Use this vital ROI hack to improve your Design Sprints
by Frank Spillers
CEO/CXO @ Experience Dynamics
Summary: Design Sprints miss out on a critical data point that can make or break the value generated from the effort. By spiking your first day with actual user research, gathered before the sprint, you can help ground conversations with an Outside-In design approach. This hack to the Design Sprint method can mitigate against conjecture, something the Sprint seeks to eliminate from the UX design process.
All about Design Sprints- new Lean UX techniques
A ‘Design Sprint’ is a technique first developed and practiced inside Google’s user experience group by Jake Knapp. Knapp moved into a VC role and combined forces with Google Ventures colleagues to operationalize and refine the design sprint method with hundreds of start-ups (read: it’s well road-tested).
The method takes you through a 5-day (or 3-day later as needed) regular method (not a one-off!), for bringing dev and product teams together to ideate UX design. The method is very well documented in the book Sprint. It’s also well sign-posted online with tools, videos and handy checklists (How it works- Design Sprints). In other words, there’s no reason to miss this if you’re serious about Lean UX.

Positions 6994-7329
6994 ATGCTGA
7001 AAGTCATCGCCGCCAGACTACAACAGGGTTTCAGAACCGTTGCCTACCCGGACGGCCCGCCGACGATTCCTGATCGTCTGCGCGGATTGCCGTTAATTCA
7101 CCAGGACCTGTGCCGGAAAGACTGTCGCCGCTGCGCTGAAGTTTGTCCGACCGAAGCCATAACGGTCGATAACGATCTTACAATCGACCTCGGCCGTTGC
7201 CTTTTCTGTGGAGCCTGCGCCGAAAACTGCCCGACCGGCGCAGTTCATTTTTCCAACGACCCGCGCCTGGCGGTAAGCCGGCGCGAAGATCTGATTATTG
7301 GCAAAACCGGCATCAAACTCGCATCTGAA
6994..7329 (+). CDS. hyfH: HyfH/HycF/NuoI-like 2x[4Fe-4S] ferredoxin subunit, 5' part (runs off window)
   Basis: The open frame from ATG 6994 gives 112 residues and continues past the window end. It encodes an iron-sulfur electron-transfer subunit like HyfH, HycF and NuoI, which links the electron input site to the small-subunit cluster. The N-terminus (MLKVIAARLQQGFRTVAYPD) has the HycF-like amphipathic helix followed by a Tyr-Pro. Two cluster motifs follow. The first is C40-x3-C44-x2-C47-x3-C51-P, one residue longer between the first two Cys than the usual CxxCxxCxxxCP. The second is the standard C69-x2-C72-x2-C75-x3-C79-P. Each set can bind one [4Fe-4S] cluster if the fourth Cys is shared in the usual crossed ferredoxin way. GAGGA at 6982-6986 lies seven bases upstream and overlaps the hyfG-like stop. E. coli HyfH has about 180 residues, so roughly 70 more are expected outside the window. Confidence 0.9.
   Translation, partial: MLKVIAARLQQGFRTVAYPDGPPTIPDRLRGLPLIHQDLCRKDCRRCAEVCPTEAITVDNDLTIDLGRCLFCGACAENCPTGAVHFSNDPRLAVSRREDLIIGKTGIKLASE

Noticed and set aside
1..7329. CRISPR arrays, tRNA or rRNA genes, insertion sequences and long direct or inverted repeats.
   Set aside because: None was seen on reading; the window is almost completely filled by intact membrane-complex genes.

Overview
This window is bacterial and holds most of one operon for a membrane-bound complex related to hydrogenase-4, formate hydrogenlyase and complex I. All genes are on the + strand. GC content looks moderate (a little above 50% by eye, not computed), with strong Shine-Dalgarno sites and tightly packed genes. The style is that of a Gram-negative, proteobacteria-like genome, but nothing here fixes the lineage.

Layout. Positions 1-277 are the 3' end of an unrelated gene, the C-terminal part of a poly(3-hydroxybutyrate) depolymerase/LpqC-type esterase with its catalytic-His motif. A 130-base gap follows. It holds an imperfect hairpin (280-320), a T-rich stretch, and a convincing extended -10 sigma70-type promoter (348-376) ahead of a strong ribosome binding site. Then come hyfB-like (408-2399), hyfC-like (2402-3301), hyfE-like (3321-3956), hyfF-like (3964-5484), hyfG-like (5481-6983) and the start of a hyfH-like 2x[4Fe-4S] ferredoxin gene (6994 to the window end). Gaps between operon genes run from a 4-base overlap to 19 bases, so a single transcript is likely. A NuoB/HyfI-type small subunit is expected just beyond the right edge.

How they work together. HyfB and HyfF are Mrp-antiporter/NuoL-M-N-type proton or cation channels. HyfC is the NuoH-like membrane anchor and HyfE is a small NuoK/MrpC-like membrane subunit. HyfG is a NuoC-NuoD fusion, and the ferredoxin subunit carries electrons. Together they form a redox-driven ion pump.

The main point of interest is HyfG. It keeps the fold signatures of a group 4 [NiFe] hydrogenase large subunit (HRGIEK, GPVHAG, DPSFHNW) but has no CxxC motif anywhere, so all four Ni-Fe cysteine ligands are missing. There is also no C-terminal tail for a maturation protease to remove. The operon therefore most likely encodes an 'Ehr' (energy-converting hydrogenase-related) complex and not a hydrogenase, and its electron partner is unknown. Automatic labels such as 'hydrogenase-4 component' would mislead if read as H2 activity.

The Design Sprint process is commonly used in UX teams and really works well, from our experience working with large or small teams (8–25 people). At the end of the week you come out with: a unified business approach, a prioritized wireframe; a reality-check from users (Agile user testing is performed on day 5).
What’s to love about Design Sprints
They are a nice Agile-friendly process that marries UX and Agile through close collaboration, shared ownership of UX, and tangible results. The Design Sprint process speeds up decision-making, saving dozens of meetings normally experienced by product and service delivery teams.
One of the things we love about Design Sprints is that they collapse the User Centered Design process into just one week. They also provide a great way to socialize design and business priorities without being pulled into unconscious bias.
Deficits in the Design Sprint model and what to do about it
Practicing the Design Sprint method, we’ve identified some weak spots to Design Sprints. The biggest one, that gets only a brief mention online, or in the appendix of the book Sprint, is the absence of bringing in field research to inform important Day 1 decisions. Instead the focus is on “Ask the Experts” (Day 1 activity) and having a Decider (“C” level or senior executive) assume a make-or-break stance on conflicting or key decisions.
To be clear, this is not a critique of the Design Sprint method. However, decades of experience have informed us that those approaches, whether in a workshop, or a regular design meeting, lead to Inside-Out design (the crazy-making part Alan Cooper alluded to in The Inmates are Running the Asylum book). True balanced and enlightened decision-making in UX occurs by bringing in and being influenced by real user stories, real data from problem-solving in your customer’s lives. In short adopting Outside-In Design organizational habits. The Design Sprint is the logical place to leverage this ROI-enhancer, so this means bring user research to Day 1’s review of personas, journeys and business priorities.